Clans are unity. No variation. No deviation.
On Clades, to be a Clan is to be an exact copy. A perfect society cloning themselves to survive, even as the zombielike Frags threaten to overrun them on an unforgiving planet.
Clan 1672 (privately known as Twain) was never supposed to survive the Incubation Tank. But he did. Illegally. He is different from the other Clans.
He has a secret that could destroy him.
"Highly enjoyable, thought-provoking sci-fi by an author with considerable talent and promise." (Kirkus Reviews)
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Impressive spin use of clones and strong concepts
Jeff gets to perform with this book. We have a few different voices, but for the most part this book is about a clan of same people. This is a challenge for any narrator to perform a book with clones. Why? Because they are all going to have similar voices. However, they could easily have different personalities that come through tones and articulation when they are away from the collective. Jeff performs this with each clone here. We get the voice of the computer that sounds as though it's through computer speakers, giving it a slightly different feel. When we get several speaking at once saying the same words, Jeff creates that for us to hear.
There is a line early in the book, Chapter 2, that really struck me. It feels as though this is the theme of why the clones live as they do.
"We don't want to be like Earth," Father Krume said. "I have told you how their differences caused the humans many wars and strife."
This comment by the creator of these clones on Clades feels to be key, the thought that created this whole world.
Oh the implications of a perfect world where everyone's the same, and how one small difference can be detected and shunned. The thing is, even if you clone and all live in the same fashion, there are still small attributes that shine through. You get a feel of a few clones being slightly different in different aspects; one's stronger and his first interaction with Twain gives us a feel of a bully, another seems carefree and (maybe) loving, another is pointed out to be interested in himself.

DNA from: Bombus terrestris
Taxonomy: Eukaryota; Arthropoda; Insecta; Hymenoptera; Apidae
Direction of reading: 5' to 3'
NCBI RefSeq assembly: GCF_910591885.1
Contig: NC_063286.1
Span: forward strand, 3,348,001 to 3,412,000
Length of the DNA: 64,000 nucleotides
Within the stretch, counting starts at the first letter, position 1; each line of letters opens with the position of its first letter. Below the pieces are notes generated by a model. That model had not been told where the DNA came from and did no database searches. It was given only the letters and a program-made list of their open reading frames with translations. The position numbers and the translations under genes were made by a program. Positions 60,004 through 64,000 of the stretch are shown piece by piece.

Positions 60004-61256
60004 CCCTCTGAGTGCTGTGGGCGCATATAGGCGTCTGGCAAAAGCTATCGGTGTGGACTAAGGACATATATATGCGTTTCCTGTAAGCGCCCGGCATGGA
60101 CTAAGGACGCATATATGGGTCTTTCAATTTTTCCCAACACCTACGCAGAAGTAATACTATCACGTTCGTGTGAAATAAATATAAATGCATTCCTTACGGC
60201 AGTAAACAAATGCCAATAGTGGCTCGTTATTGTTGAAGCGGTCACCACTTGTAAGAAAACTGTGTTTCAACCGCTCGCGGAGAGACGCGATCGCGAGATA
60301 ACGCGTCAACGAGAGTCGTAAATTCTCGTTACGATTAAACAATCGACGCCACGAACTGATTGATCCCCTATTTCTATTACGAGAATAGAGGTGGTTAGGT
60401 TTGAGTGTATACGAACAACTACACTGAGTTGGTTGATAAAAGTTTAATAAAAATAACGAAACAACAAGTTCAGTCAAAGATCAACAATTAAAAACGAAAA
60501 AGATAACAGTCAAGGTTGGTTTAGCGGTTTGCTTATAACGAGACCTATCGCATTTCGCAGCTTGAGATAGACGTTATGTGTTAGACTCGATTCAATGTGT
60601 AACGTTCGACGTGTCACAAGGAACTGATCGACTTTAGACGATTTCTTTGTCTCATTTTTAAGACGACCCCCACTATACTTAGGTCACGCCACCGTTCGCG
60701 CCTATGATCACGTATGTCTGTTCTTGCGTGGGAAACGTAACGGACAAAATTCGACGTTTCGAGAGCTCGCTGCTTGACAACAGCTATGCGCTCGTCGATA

This book felt as though it had points that I could really discuss in a discussion group. For instance, influences of clones all being similar and differences in a group, good or bad and why. That no matter how hard you try, there are traits that could show stronger in the same gene pool no matter how hard you try to make all the same.
I loved the strong feeling of creating a society of clones in Father Krume's manner. We get that feel then watch it slowly crumble to pieces. He thinks this is a perfect concept that's not perfect.
*At my request, this audiobook was provided by the author, narrator, or publisher at no cost in exchange for an unbiased review.
There is more differences in the world than many know or see. But with Twain... there are hints to more secrets with Twain. Twigg knows more than he's let on. When we learn of one huge difference, all the hints of what Twain can or can't do and tiny differences make sense. I loved this big discovery moment. It's about the middle of the book, and feels like a huge reveal readying us for the next steps to come.
This book could easily have been boring, but Realm kept the story moving with curiosity. I was interested in Twain and his situation, then what he learned of others at classes for work. We learn about the world history and that there are differences in the clones as we go, keeping me curious. This is a story teens and adults could read/listen to. Learning the concept the world is suppose to function in, then seeing how it's changing, then the reason behind it all. The story was well written for bringing all the points out through the characters.
Our main character we live through is Twain, but we also get chapters through the eyes of Buster and Chad. The three have different views on the world that's suppose to be the same for all, but isn't. By the end of the story, I saw the clones as individuals people who deserved to live. It was quite a journey to get to know them and their reason for being.
The Smallest Difference can make an Outcast